Since *ζ* is unknown, the equations for *ζ* [Eq. (8)], *u*_{*} [Eq. (22)], *H* [Eq. (28)] and *E* [Eq. (30)] must be solved iteratively until convergence is achieved. If convergence is not achieved after 100 iterations, that particular data point is removed from the analyses. Sensitivity tests (not shown) indicated that our results are unaffected by our choice for the number of iterations.

### c. Evaluation of Ri_{b} parameterizations

#### 1) ${u}_{*}$ parameterization

_{b}parameterizations such that, for two heights,

*z*

_{1}and

*z*

_{1}:

*u*

_{*}, we make the assumption that the surface winds are 0 m s

^{−1}so that

*u*

_{a}for consistency with wind speed in equations from MOST. Doing so yields Eq. (31) from Lee and Buban (2020), which we have reproduced below albeit with some modifications from their notation for consistency with the notation used in the present study:

_{b}parameterizations for

*u*

_{*}. Equation (33) can be rewritten so that

*u*

_{*}is calculated using the relationship between

*C*

_{u}and Ri

_{b}[i.e.,

*C*

_{u}(Ri

_{b})] found in the present study:

#### 2) *H* parameterization

*u*

_{*}from Eq. (34), which we term

*c*

_{p}and

*ρ*yields the dynamic form of the sensible heat flux, shown below:

#### 3) *E* parameterization

*ρ*and by Eq. (31) for

*L*

_{υ}yields the following equation for the dynamic form of the latent heat flux:

#### 4) Use of ${\mathrm{Ri}}_{b}$ parameterizations of ${u}_{*}$ , *H*, and *E* in NWP models

*H*and

*E*are to be implemented into surface layer and boundary layer parameterization schemes in NWP models, the Ri

_{b}parameterizations must be able to ingest data from other sampling heights besides 2 and 10 m, which were the sampling heights in this study, in order to compute Δ

*θ*and Δ

*q*in the above equations. Doing so is critical because the heights of the lowest model levels vary among models. MOST circumvents this issue by using

*ζ*as a stability parameter. The Ri

_{b}parameterizations are not limited to the 2- and 10-m sampling heights and can ingest data from other sampling heights because the heights are included in the Δ

*z*term in the Ri

_{b}equation [cf. Eq. (11)]. A NWP model like the High-Resolution Rapid Refresh (HRRR) model (e.g., Benjamin et al. 2016) requires surface values for temperature and moisture [note the terms

*θ*

_{υs}and

*q*

_{s}which appear in Eqs. (14) and (15), respectively, in the calculation of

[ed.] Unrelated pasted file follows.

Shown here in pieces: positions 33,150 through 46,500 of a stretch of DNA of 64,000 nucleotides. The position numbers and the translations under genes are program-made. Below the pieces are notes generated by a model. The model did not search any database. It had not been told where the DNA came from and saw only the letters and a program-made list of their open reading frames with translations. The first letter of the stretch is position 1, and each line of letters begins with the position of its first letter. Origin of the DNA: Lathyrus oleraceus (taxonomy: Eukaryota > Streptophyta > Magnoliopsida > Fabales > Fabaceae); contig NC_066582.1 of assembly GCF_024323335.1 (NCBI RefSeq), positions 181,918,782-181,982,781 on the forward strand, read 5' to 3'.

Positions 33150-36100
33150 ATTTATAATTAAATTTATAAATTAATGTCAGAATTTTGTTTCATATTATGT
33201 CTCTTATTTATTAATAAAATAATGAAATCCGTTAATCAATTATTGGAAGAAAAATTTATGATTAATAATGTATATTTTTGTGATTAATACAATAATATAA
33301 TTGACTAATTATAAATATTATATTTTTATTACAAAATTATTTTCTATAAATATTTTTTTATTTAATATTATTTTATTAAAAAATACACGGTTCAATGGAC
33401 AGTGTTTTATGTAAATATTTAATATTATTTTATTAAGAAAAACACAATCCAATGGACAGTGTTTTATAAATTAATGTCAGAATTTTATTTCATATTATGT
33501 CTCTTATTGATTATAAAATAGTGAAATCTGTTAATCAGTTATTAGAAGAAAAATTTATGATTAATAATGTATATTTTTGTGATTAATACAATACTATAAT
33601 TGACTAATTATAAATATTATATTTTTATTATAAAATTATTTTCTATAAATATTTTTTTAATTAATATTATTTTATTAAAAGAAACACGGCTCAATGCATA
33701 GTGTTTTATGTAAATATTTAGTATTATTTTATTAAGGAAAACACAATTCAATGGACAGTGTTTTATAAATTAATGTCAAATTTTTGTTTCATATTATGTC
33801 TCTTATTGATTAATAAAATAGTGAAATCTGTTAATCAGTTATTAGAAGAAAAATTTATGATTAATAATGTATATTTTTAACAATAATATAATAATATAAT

*C*

_{t}and

*C*

_{r}, respectively (e.g., Olson et al. 2021)]. The gradient between the surface values of

*θ*and

*q*and the lowest model level’s values of

*θ*and

*q*over the difference in height between these two model levels, Δ

*z*, could then be used to calculate

*u*

_{*},

*H*, and

*E*so that form of the Ri

_{b}parameterizations under unstable conditions is

*u*

_{*},

*H*, and

*E*under stable conditions are computed following Eqs. (44)–(46):

### d. Comparison of M–O and Ri_{b} parameterizations

_{b}-derived

*u*

_{*},

*H*, and

*E*. Following from Markowski et al. (2019), the error in

*u*

_{*}, i.e.,

*δu*

_{*}, is estimated via Eq. (47):

^{2}s

^{2}.

*δH*and

*δE*, respectively, following e.g., Jiang et al. (2004):

^{−1}and 0.087 m s

^{−1}, respectively.

To quantify the instrumental uncertainties in the parameterized *u*_{*}, *H*, and *E*, we use the 1*σ* errors reported in Tables 1–4 to determine the possible range of fitting coefficients and subsequently the range in *u*_{*}, *H*, and *E.* Doing so allows us to estimate the uncertainties in each of these variables computed using the parameterizations that we developed.

*u*

_{*},

*H*, and

*E*, we follow the approach by Neri et al. (1989), and which is summarized by Cantrell (2008), and perform a bivariate weighting of the errors from the observations and output from the MOST-derived and Ri

_{b}-derived parameterizations of

*u*

_{*},

*H*, and

*E*. The bivariate weighting involves iteratively solving the following equation until the first term in Eq. (50) equals the second term in Eq. (50):

*W*

_{i}and

*b*are calculated using Eqs. (51) and (52), respectively:

*w*

_{xi}and

*w*

_{yi}correspond with the weights in the observations and parameterized values, respectively, and are computed as an inverse of the uncertainties in the observations and parameterizations.

*x*

_{i}and

*y*

_{i}correspond with the observed

*u*

_{*},

*H*, and

*E*and parameterized

*u*

_{*},

*H*, and

*E*, respectively.

Once the difference between the first and second terms in Eq. (50) ≈0, we use the values of *m*_{b} and *b* for the relationship between the VORTEX-SE observations and the parameterizations evaluated in the present study. In addition to reporting the line of best fit, we report the rms and correlation coefficient (*r*) between the parameterized and observed values (without any weighting) when evaluating the parameterizations.